While I learned so much in Psych 1001, one thing I am certain I will remember years from now is the use of statistics and data. Specifically, lying with statistics.
As horrible as this may seem, I am extremely proud of the fantastic twisting of statistics to back an argument I was making. I needed to make the argument that the private sector was better off than the public sector. Now, I understand that "better off" is entirely opinion based on benefits, salaries, and happiness with their jobs. I made the statement that "on average, the private sector makes more yearly." While this statement is true, the numbers are fairly distorted by the extremely rich such as Bill Gates and Warren Buffet. These super rich bring the AVERAGE way up. Because of these outliers, MEDIAN would be a much more useful number when comparing the public sector to private sector. If I had used the median to make my argument, I'm fairly certain that the public sector's median is higher.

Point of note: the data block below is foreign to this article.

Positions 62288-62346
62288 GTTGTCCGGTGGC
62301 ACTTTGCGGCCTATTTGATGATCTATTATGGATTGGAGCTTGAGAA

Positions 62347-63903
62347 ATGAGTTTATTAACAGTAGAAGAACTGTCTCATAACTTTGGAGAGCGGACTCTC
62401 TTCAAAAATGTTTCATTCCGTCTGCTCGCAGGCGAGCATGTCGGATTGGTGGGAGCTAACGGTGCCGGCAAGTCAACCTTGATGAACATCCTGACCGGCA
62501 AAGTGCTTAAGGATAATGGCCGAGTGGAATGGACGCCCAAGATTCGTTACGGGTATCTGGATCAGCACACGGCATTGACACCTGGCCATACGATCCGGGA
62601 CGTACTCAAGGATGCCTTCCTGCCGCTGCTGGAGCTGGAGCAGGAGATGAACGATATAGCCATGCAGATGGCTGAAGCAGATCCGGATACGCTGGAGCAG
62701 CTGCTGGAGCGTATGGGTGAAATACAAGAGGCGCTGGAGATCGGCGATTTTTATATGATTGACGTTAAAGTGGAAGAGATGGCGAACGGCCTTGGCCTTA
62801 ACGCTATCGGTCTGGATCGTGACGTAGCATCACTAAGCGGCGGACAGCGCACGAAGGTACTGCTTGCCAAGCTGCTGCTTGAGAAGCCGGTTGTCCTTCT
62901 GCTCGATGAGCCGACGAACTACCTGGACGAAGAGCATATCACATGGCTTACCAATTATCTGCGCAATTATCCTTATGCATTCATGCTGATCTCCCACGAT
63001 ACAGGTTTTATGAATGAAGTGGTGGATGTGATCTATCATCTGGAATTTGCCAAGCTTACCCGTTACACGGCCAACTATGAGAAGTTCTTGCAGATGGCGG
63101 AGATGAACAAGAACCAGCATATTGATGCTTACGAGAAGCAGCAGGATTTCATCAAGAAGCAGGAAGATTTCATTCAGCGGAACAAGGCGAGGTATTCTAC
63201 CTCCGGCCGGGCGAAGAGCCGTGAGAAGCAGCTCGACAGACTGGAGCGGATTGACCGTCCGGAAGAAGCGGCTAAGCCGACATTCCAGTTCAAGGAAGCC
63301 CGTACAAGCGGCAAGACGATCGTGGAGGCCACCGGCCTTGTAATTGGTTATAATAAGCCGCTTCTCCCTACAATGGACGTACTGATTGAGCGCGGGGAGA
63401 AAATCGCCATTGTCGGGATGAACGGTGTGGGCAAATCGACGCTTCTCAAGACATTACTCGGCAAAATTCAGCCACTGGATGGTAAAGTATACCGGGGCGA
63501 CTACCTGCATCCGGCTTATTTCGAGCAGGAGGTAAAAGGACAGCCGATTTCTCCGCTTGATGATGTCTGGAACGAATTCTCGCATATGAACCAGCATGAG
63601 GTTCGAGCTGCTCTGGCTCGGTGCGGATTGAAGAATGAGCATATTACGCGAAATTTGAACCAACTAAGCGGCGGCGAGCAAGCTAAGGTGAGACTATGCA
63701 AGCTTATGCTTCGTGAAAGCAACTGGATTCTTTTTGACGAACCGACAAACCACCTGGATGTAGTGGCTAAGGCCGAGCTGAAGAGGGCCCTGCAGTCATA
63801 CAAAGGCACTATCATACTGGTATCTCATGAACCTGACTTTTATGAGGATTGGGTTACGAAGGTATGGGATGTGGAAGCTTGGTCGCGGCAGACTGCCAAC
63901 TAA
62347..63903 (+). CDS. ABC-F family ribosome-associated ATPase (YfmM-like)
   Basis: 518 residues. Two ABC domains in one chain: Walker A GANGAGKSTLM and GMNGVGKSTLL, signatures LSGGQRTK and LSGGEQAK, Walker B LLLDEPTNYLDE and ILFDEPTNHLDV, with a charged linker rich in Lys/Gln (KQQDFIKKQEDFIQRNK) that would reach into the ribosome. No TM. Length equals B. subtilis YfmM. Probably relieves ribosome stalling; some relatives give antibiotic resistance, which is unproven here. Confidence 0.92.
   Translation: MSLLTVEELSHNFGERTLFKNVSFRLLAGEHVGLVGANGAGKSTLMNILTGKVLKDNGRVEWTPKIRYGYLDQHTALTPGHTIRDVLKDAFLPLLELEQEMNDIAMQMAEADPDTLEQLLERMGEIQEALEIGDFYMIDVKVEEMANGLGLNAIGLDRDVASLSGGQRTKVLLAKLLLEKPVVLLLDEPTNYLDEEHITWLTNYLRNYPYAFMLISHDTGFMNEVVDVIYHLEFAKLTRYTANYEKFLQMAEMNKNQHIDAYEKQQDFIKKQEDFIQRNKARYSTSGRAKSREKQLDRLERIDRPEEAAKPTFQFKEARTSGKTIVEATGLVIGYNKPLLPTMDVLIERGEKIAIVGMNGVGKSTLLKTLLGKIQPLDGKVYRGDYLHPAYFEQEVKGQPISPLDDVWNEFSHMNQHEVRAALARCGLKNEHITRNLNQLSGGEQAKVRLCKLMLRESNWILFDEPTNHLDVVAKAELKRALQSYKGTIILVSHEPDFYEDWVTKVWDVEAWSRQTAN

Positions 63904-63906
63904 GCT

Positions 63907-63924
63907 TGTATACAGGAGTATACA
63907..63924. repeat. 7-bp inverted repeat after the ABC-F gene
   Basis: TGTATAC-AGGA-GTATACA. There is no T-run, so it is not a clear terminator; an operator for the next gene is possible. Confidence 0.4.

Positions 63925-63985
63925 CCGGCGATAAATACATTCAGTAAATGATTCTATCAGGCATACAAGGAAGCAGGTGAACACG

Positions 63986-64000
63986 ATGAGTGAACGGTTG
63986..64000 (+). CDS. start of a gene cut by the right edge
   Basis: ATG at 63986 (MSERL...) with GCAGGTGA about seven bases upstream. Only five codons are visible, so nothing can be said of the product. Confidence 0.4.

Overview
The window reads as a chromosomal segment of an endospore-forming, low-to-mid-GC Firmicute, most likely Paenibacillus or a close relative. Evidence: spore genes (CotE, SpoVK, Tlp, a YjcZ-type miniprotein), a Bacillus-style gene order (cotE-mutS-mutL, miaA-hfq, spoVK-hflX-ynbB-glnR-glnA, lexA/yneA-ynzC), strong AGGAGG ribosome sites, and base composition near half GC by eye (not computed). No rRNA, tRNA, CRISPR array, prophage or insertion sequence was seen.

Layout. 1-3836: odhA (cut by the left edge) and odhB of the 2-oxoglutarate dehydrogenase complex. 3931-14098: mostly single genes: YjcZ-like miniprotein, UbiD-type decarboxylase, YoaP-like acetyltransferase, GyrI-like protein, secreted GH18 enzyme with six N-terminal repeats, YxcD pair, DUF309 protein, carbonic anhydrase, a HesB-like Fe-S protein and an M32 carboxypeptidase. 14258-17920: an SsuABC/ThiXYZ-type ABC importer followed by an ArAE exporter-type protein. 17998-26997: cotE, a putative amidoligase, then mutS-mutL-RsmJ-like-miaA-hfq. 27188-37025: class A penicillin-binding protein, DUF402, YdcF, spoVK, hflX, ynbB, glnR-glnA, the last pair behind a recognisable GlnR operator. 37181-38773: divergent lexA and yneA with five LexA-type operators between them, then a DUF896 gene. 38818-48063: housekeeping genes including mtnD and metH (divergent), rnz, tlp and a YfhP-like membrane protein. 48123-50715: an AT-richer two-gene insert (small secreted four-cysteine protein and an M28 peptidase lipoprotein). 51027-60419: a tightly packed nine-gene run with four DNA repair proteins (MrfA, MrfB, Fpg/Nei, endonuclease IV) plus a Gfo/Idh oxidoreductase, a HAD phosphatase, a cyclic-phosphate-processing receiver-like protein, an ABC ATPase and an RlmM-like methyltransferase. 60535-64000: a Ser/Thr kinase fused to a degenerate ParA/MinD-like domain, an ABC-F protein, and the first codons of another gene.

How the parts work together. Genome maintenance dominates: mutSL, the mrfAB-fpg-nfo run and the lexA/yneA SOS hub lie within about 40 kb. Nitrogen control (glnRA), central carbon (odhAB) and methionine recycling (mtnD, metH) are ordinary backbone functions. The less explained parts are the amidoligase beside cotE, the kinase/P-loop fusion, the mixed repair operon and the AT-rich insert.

This skill will stick with me because I feel that it is extremely useful to be familiar with statistics in order to make an argument like mine above, and not fall prey to some tactic like mine.
PS: A few weeks ago in class a lecturer abused statistics to make a point seem more significant than it actually was. He displayed a bar graph that showed results of a test to prove causation of some activity. The bar graph appeared to show a very large difference in the bars, but if one looked closely at the Y axis, you would notice that the difference in the bars wasn't significant at all. He had simply used a very small interval as his scale.